Of course, the idea that the American business world is a jungle is hardly new. Gilded Age pundits unapologetically described life under capitalism as a Darwinian struggle that would sort out the weak from the strong and bring progress to social life. Decades later, Ayn Rand glamorized the image of the entrepreneur as a kind of lone Übermensch whose natural talents would elevate him above the pack. In the 1980s, the decade when the Gilded Age robber barons came back to life as the Reagan-era Masters of the Universe, the image of capitalism as a dog-eat-dog jungle returned with a vengeance. “It’s trench warfare out there, pal,” Gordon Gekko says to his apprentice Bud Fox (note the aptly Darwinian names) in the 1987 Oliver Stone movie Wall Street. Gekko snarls quotations from Sun Tzu’s The Art of War, a text that, along with volumes delineating leadership secrets from Machiavelli, General Patton, Ulysses S. Grant, and even Attila the Hun, was becoming popular at the time for its putative insights into the world of business.
But those days are to today’s economy what a warm-up act is to the main show, or, perhaps more fittingly, what Roger Maris is to Barry Bonds. As Fortune columnist Stanley Bing puts it in the you-ain’t-seen-nothing title of his latest best seller, Sun Tzu Was a Sissy: Conquer Your Enemies, Promote Your Friends, and Wage the Real Art of War. (Bing, by the way, is also the author of the 2000 What Would Machiavelli Do?: The Ends Justify the Meanness.) Facing global competition, global opportunity, and an Internet economy that Proxicom founder Raul Fernandez once described as “Darwinism on steroids,” everyone from the lowly sales executive to the top brass has to be in top form. All have to be capable of 24/7 concentration—able not just to endure change but to seize opportunity in what Joseph Schumpeter famously called creative destruction.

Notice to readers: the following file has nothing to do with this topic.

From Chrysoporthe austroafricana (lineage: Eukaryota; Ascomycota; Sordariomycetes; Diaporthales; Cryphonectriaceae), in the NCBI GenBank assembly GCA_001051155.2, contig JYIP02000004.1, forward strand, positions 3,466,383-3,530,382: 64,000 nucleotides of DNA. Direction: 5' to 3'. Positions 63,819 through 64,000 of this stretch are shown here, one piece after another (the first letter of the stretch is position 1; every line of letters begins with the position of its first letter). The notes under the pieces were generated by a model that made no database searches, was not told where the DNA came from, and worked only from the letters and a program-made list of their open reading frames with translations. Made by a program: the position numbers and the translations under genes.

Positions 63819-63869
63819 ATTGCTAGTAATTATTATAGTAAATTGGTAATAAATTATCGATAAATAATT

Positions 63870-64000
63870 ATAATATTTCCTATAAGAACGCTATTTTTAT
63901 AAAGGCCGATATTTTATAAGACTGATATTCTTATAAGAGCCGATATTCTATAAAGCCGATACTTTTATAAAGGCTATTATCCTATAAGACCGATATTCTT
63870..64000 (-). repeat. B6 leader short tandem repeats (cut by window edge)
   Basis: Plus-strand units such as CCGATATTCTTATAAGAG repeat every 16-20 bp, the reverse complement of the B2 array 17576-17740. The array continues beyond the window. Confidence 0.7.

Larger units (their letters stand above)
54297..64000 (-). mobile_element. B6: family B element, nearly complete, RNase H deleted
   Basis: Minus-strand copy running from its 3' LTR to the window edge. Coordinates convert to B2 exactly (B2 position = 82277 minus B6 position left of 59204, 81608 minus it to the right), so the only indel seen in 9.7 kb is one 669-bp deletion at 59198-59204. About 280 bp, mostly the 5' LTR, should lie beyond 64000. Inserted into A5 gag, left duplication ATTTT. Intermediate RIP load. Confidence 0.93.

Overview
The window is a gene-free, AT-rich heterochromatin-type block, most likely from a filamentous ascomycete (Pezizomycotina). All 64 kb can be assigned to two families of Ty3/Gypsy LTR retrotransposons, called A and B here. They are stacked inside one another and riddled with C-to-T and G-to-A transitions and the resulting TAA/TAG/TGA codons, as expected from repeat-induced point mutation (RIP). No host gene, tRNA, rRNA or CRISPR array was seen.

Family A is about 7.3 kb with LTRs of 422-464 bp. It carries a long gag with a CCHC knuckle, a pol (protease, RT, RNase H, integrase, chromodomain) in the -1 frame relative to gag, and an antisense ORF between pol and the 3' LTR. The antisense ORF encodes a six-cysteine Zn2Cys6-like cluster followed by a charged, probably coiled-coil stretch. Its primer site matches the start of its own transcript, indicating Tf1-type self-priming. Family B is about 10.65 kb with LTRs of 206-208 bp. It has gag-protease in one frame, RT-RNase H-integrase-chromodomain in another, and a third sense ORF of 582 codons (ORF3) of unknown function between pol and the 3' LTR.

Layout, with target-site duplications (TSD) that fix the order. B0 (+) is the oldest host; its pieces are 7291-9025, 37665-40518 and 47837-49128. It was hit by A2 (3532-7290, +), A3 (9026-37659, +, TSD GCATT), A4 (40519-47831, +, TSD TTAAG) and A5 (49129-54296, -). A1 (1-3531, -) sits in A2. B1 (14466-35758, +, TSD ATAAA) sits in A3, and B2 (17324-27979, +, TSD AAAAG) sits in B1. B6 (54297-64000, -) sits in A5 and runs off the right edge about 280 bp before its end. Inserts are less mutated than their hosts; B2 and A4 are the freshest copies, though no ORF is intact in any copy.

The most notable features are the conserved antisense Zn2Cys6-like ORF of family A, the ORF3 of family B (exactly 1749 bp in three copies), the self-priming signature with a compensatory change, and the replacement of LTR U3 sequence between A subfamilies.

More than the citizens of any First World nation, Americans have charged wholeheartedly into the global economy—and have become familiar with both creation and destruction. With a smaller government and fewer regulations than most advanced economies, American companies have been able to downsize, reengineer, and restructure, and they keep doing so at a dizzying pace. The reason Trump’s “You’re fired!” resonates so powerfully is that it captures an essential truth: Americans hear those words far more often than workers in other capitalist economies.
Americans also work more hours. In France, a best seller called Bonjour Paresse (Hello Laziness) recommends sloth as a virtue; its subtitle in English would be The Art and Importance of Doing the Least Possible in the Workplace. No way would such a book find a following on this side of the pond. Americans know that they have to work harder and plan big, to be perpetually scanning the horizon for the Next Big Thing or watching out for the competitors nipping at their heels. (“Only the paranoid survive,” Intel CEO Andy Grove wryly observed.) Critics of America’s brand of economics, particularly Western Europeans, sneer at its “cowboy capitalism.” Though they understate the benefits and overstate the ill effects of our low-regulation, low-tax, high-turnover, perpetually innovating system, there is nevertheless a grain of truth to the image. The Wild West? No. But harsh and full of risks? Yes.